Oral Health Tips for Ages 6 Months Old to 3 Years Old

Kids oral care differs at each stage of childhood, and the sooner you begin caring for your child’s teeth, the healthier they will be. You don’t have to wait for your baby’s first teeth to appear to begin caring for their teeth. Here are some oral health tips you can start with your baby as early as six months old.


Oral care during the teething phase

Most children have 20 baby teeth that appear around six months. The lower central incisors emerge between the ages of four and seven months. The final teeth, the second upper and lower molars appear between 2 and 3 years old.

The best time to see a children’s dentist is when the first tooth appears or by 12 months of age, whichever comes first. Dentists recommend that children have regular dental check-ups every six to 12 months.

How to clean infants during the teething phase:

  • Clean your baby’s gums after feeding. Cradle them in one arm and use your free hand to clean them.
  • Wrap a soft, moist washcloth around your index finger and gently massage the gums.
  • Do not allow your baby to go to sleep with a bottle.

Oral health tips for six months to three years old

When your child’s first tooth appears, switch to a soft-bristled baby toothbrush without toothpaste. Continue to massage the gums. Brush your baby’s teeth and gums twice daily for no more than two minutes. Consult with your doctor about fluoride supplements for your child.

Make healthy eating choices for your baby, and avoid giving them sugary and sticky foods.

When your child is old enough to spit, put a pea-sized amount of children’s toothpaste on their toothbrush. If you use fluoridated toothpaste, don’t encourage them to rinse their mouth with water too much after brushing to ensure the fluoride continues protecting their teeth.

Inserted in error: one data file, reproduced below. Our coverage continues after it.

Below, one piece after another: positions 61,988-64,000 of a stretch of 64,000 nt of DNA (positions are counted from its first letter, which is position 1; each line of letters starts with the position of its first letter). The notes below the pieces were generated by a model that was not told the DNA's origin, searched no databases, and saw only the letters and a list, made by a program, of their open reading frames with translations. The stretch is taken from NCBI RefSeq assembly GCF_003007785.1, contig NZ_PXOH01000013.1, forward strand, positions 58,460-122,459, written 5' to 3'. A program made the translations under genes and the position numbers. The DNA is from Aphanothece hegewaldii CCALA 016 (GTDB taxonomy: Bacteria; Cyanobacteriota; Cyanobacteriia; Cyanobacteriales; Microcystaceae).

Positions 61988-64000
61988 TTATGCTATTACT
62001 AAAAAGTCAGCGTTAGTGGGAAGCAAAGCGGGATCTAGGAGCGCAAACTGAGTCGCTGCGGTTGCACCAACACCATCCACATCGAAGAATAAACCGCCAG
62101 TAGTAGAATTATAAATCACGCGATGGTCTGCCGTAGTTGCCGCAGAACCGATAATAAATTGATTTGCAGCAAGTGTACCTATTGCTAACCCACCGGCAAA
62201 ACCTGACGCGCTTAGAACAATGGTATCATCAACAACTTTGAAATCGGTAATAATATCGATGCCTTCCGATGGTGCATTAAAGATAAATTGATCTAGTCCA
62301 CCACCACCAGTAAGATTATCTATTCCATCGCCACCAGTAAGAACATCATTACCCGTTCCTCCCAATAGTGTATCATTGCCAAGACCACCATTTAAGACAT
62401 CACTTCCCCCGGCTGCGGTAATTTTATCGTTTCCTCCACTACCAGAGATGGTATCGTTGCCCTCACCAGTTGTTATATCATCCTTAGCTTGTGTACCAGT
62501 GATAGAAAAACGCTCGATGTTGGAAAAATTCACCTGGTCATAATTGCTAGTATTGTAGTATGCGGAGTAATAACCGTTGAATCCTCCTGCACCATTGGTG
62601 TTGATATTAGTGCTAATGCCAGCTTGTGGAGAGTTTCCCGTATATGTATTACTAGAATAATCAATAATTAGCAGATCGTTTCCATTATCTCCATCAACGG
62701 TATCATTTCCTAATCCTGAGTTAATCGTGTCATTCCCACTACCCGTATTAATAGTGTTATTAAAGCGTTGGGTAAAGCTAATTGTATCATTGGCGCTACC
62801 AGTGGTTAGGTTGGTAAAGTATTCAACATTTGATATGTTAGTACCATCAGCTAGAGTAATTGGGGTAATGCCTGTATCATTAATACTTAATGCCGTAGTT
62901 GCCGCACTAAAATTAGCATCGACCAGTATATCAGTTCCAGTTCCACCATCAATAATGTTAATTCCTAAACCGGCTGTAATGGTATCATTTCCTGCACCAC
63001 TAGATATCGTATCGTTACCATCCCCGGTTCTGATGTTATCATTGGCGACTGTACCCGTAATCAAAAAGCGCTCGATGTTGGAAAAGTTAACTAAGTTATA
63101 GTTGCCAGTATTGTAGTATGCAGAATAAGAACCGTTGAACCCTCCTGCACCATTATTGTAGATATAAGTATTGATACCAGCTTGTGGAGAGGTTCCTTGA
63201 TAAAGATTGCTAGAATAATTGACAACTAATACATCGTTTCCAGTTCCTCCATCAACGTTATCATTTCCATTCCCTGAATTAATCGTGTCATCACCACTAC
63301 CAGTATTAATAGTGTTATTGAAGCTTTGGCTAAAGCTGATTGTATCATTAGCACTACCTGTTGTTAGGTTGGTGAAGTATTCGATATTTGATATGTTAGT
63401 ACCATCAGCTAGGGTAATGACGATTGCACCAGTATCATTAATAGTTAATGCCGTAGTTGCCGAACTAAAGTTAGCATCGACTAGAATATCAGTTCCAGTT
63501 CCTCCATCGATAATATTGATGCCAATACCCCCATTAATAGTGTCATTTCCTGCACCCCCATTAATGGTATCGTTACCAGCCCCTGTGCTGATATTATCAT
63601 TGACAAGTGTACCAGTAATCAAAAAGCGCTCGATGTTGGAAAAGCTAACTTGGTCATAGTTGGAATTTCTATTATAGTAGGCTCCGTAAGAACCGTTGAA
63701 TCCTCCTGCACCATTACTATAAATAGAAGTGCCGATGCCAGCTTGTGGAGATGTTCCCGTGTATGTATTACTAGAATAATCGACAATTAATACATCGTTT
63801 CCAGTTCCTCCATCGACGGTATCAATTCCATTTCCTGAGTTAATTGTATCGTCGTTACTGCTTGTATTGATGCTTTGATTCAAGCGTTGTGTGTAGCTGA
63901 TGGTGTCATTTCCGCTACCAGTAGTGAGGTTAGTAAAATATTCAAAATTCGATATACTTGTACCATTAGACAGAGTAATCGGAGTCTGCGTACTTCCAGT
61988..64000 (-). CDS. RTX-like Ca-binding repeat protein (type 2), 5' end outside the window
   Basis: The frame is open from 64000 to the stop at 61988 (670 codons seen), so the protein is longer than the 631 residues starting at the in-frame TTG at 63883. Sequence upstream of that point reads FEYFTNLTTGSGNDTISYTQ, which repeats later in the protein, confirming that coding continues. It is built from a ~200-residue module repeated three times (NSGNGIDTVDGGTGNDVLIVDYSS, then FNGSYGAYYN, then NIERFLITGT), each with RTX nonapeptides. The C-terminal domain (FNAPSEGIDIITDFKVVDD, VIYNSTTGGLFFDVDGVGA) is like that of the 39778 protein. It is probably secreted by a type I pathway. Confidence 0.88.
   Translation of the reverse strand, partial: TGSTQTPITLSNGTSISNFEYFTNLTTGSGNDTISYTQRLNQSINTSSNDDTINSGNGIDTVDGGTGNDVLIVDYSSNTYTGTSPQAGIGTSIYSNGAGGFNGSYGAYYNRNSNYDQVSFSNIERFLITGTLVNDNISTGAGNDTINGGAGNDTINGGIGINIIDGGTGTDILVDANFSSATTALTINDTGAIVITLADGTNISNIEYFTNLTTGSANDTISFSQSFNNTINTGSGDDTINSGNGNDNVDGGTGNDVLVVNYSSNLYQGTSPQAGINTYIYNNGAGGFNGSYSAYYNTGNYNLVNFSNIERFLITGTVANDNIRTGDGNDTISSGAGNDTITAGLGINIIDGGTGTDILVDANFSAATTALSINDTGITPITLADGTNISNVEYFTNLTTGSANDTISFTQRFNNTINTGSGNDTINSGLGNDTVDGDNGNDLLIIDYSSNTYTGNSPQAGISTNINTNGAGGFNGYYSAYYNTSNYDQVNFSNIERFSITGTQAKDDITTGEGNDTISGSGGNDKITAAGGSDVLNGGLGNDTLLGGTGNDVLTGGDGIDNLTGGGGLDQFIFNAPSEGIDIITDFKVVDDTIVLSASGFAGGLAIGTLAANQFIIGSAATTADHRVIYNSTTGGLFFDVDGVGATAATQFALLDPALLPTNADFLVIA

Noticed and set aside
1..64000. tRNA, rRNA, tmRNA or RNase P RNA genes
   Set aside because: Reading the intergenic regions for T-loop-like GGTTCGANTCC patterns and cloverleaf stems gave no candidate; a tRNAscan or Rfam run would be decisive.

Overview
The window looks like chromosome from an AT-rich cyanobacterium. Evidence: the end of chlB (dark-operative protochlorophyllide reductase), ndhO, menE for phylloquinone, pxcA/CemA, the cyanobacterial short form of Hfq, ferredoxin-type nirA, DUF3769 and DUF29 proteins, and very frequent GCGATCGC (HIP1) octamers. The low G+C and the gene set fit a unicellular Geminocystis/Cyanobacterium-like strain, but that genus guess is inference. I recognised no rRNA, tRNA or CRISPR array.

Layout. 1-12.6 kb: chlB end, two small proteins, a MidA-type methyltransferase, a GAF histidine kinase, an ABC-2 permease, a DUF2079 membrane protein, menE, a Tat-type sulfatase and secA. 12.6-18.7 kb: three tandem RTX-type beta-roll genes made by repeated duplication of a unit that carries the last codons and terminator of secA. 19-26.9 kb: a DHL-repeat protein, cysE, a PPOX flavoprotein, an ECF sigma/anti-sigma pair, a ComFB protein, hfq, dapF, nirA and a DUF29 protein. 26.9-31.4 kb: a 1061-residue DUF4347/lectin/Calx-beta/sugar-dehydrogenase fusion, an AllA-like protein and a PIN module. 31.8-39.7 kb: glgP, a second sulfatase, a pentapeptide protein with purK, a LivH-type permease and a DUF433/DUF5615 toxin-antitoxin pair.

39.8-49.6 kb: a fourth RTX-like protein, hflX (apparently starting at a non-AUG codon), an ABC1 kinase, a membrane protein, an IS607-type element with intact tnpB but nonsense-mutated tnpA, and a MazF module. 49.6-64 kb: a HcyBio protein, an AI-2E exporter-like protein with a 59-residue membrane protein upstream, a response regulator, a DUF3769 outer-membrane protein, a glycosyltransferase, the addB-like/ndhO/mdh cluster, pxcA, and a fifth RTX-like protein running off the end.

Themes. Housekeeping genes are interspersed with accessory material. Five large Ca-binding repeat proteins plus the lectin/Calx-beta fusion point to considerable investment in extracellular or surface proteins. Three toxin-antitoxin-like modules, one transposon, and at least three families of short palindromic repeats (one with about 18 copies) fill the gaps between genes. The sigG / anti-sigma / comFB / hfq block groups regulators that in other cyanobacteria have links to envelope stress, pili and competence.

Flossing is vital once all your child’s teeth have erupted, grown out, and begun to touch each other.


Concerns and care

Tooth decay

Tooth decay can begin even before the first tooth erupts. Keeping sugar consumption to the bare minimum throughout your child’s development can help prevent tooth decay.

Delayed tooth eruption

Delayed tooth eruptions can cause difficulty eating nutritious and well–balanced meals. If your child’s teeth don’t erupt, it’s crucial that they are monitored with regular dental exams. The problem could be a sign of potential dental issues or a medical condition.

Pacifiers and thumb sucking

Babies use pacifiers and thumb-sucking to soothe themselves. But they can lead to dental problems like misaligned teeth and jaw and palate problems. The Canadian Pediatric Society recommends starting to wean your child off their pacifier – even orthopedic pacifiers by 12 months of age. The recommended way to accomplish this is to reduce your child’s pacifier access gradually.

Bottles while sleeping

This bad habit should never be encouraged in the first place. Babies who sleep with a bottle produce less saliva to protect their teeth while they sleep. Furthermore, this practice can result in rapid tooth decay. Make the transition easier by providing a Sippy cup instead of a bottle before bedtime. A warm bath and a bedtime story can help them gradually forget about their bottle.


The earlier you start your kids oral care, the healthier their gums and teeth will be. Starting young can also help them develop a positive attitude toward oral hygiene. Finally, regular dental visits with a children’s dentist are necessary to monitor your baby’s oral health throughout childhood.

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